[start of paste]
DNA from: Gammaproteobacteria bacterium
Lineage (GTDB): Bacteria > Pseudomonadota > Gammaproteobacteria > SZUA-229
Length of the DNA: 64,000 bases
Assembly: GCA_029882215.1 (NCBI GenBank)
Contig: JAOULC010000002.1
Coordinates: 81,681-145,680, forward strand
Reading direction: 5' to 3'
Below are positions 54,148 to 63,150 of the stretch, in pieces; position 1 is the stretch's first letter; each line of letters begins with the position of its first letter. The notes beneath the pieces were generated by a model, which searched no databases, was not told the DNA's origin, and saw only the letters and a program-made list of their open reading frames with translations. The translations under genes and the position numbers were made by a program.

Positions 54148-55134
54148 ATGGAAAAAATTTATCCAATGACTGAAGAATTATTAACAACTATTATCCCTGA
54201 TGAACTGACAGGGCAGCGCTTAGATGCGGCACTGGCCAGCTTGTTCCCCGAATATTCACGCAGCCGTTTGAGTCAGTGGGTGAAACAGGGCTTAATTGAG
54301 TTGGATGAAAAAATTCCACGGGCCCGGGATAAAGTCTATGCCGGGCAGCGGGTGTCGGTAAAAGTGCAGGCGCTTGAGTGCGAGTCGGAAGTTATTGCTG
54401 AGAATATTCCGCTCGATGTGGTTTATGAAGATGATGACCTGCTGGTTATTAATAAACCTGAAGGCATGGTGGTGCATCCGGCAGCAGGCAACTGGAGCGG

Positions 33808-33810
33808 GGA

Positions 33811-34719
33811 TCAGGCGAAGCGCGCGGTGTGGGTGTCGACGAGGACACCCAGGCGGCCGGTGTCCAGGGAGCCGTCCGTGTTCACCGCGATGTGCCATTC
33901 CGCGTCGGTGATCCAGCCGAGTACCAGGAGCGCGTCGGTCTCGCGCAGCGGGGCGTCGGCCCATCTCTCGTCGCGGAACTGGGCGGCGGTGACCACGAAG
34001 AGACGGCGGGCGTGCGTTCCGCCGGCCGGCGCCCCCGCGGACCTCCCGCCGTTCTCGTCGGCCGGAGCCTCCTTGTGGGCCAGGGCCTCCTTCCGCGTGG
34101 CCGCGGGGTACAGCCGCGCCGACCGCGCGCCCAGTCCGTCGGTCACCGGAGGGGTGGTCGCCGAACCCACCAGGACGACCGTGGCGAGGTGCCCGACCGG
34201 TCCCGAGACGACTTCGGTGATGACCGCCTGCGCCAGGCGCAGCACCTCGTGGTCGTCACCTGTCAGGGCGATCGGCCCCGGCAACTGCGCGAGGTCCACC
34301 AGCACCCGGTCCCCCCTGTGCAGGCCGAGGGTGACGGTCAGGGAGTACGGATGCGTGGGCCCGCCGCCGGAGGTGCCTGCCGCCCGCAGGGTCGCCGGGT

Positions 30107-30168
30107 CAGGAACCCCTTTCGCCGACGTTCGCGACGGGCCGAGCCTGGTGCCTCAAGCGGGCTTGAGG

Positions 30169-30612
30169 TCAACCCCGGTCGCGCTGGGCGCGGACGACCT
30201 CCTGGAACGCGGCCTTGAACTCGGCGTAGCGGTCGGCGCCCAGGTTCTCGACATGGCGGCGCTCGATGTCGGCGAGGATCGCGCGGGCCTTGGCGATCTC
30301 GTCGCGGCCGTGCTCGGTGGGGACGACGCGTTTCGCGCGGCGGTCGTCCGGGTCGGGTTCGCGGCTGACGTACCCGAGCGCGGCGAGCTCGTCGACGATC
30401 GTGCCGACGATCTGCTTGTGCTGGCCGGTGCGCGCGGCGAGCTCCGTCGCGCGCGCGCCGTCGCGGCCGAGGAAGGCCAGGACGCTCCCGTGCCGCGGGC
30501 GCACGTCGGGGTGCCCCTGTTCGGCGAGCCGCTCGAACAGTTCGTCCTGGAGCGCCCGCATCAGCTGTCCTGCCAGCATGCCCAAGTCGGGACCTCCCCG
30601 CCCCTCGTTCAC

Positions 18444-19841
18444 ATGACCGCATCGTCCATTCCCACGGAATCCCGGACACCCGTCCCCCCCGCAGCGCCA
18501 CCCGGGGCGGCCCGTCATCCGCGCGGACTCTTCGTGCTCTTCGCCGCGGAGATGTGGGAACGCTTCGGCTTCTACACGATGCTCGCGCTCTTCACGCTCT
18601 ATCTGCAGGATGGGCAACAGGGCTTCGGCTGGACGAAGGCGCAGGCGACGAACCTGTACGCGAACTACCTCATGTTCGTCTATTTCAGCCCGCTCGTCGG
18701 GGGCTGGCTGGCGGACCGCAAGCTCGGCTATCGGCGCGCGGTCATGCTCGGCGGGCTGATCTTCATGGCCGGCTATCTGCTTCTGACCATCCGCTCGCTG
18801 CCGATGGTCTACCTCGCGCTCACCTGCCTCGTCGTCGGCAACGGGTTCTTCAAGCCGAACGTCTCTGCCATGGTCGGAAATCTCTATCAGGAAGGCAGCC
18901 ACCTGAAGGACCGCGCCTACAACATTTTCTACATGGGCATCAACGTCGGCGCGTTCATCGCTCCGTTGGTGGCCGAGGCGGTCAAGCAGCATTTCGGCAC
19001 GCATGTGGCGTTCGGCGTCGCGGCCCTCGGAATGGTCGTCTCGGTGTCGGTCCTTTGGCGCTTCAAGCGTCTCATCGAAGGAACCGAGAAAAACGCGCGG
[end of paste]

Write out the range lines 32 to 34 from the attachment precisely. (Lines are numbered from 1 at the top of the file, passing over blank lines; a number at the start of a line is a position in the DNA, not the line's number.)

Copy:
Positions 18444-19841
18444 ATGACCGCATCGTCCATTCCCACGGAATCCCGGACACCCGTCCCCCCCGCAGCGCCA
18501 CCCGGGGCGGCCCGTCATCCGCGCGGACTCTTCGTGCTCTTCGCCGCGGAGATGTGGGAACGCTTCGGCTTCTACACGATGCTCGCGCTCTTCACGCTCT